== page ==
16 July 1999



A new all-Wales livestock

marketing co-op aims to

give farmers more control

over what happens beyond

their farm gate

SUPPORTERS of a new all-Wales livestock marketing co-operative will be among the many hoping to part farmers from their cash at the show.

The Welsh Food Strategys red meat group will follow up meetings with producers from all over Wales with an appeal for cash for a set up giving farmers more control over what happens beyond their farm gates. Huw Thomas, MLCs Wales manager, who was seconded for three months to develop the idea, believes that the majority of producers support the principle.

"The co-op will build on the initiatives already taken by existing groups, and could help ease the misery of low prices. It will enhance the image of Welsh red meat and exploit the achievements of Farm Assured Welsh Livestock. Producers can also see that for the first time the Welsh Development Agency has an agriculture budget, and that the new Welsh Assembly is in favour of the development."

Mr Thomas also cites the availability of EU structural funding, the keenness of Welsh co-operative requisite societies to get involved in processing that adds value to their members primary products, and the fact that some abattoirs are looking to improve their procurement of livestock.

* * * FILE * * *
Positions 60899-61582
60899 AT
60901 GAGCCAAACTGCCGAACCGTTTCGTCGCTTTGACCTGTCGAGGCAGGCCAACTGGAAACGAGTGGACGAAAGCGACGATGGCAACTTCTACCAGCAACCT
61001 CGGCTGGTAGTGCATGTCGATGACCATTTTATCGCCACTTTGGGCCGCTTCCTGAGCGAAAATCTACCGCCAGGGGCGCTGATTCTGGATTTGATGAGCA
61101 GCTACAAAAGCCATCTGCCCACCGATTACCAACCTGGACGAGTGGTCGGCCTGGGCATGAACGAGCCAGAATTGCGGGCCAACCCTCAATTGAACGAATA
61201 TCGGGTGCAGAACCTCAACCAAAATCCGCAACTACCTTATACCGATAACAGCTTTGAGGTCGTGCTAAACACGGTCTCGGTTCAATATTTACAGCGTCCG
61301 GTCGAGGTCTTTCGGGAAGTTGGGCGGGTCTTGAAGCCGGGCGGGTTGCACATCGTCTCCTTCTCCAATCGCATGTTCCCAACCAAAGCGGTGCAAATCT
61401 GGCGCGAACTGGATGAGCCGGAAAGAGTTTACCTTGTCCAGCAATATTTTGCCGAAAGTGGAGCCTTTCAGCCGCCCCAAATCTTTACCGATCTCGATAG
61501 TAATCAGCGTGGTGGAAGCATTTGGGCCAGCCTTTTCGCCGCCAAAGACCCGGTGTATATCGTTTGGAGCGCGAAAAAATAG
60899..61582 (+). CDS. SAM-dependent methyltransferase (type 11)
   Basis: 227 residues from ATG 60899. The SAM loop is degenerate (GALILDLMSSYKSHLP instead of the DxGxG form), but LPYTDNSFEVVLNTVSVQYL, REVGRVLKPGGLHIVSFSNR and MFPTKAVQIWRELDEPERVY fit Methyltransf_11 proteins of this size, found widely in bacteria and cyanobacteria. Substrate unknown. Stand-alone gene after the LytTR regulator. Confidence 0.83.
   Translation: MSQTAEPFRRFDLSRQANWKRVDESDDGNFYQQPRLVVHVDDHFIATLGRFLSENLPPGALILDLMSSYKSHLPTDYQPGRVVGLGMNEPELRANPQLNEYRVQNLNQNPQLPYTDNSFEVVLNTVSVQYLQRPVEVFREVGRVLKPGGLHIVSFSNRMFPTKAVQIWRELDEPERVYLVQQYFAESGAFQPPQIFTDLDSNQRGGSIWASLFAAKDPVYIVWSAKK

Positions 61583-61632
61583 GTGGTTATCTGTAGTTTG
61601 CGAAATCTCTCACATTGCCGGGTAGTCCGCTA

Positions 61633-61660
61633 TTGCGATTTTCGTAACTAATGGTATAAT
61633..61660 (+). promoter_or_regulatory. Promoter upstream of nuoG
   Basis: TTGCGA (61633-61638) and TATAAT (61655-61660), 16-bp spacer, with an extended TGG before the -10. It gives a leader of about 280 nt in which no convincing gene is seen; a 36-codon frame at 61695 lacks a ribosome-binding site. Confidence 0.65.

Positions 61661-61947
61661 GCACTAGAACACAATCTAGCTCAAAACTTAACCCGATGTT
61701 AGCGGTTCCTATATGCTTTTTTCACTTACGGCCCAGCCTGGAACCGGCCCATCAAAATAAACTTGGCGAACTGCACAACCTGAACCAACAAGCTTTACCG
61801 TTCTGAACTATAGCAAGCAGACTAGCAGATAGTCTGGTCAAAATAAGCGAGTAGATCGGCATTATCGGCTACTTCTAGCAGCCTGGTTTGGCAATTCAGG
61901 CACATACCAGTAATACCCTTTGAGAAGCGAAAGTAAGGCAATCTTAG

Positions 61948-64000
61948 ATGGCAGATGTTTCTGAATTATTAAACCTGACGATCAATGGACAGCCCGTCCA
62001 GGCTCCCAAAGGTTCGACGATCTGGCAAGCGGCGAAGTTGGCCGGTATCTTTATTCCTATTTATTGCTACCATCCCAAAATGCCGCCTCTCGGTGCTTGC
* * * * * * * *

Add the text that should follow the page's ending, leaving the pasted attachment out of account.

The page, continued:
But he admits there are negatives, including apathy and memories of previous livestock co-operative failures. His meetings have also shown implacable opposition from auctioneers.

Brecon Beacons

At the recent launch of Brecon Beacons Lamb Producers, a small co-operative that would come under the umbrella of a national co-op, Mr Thomas warned that if a Welsh farming organisation did not apply for available Objective 1 funding for local processing facilities commercial companies and the Irish would grab the money.

At the Royal Welsh, producers will be invited to purchase £75 equity shareholdings in the new co-operative, and agree to pay 60p for each breeding ewe they own. So a farm with 500 ewes would commit £375 to the scheme. Units with cattle would also pay a £6 levy on each animal sold through the co-operative.

See more